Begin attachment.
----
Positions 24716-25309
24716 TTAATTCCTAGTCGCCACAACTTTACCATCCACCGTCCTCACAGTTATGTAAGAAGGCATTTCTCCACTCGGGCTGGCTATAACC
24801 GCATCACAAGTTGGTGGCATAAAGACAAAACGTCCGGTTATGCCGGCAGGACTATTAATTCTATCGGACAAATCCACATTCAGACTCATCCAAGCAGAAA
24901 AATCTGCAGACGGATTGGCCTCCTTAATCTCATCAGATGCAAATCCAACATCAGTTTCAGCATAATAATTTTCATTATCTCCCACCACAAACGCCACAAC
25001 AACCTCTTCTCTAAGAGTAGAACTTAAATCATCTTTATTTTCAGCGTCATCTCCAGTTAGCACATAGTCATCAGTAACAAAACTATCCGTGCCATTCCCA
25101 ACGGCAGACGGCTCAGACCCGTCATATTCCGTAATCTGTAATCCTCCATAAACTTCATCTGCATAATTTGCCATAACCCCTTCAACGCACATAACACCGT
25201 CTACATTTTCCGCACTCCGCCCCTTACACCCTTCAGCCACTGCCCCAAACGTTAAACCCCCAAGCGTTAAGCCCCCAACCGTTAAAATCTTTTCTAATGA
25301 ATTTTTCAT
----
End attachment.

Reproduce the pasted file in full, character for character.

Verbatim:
Positions 24716-25309
24716 TTAATTCCTAGTCGCCACAACTTTACCATCCACCGTCCTCACAGTTATGTAAGAAGGCATTTCTCCACTCGGGCTGGCTATAACC
24801 GCATCACAAGTTGGTGGCATAAAGACAAAACGTCCGGTTATGCCGGCAGGACTATTAATTCTATCGGACAAATCCACATTCAGACTCATCCAAGCAGAAA
24901 AATCTGCAGACGGATTGGCCTCCTTAATCTCATCAGATGCAAATCCAACATCAGTTTCAGCATAATAATTTTCATTATCTCCCACCACAAACGCCACAAC
25001 AACCTCTTCTCTAAGAGTAGAACTTAAATCATCTTTATTTTCAGCGTCATCTCCAGTTAGCACATAGTCATCAGTAACAAAACTATCCGTGCCATTCCCA
25101 ACGGCAGACGGCTCAGACCCGTCATATTCCGTAATCTGTAATCCTCCATAAACTTCATCTGCATAATTTGCCATAACCCCTTCAACGCACATAACACCGT
25201 CTACATTTTCCGCACTCCGCCCCTTACACCCTTCAGCCACTGCCCCAAACGTTAAACCCCCAAGCGTTAAGCCCCCAACCGTTAAAATCTTTTCTAATGA
25301 ATTTTTCAT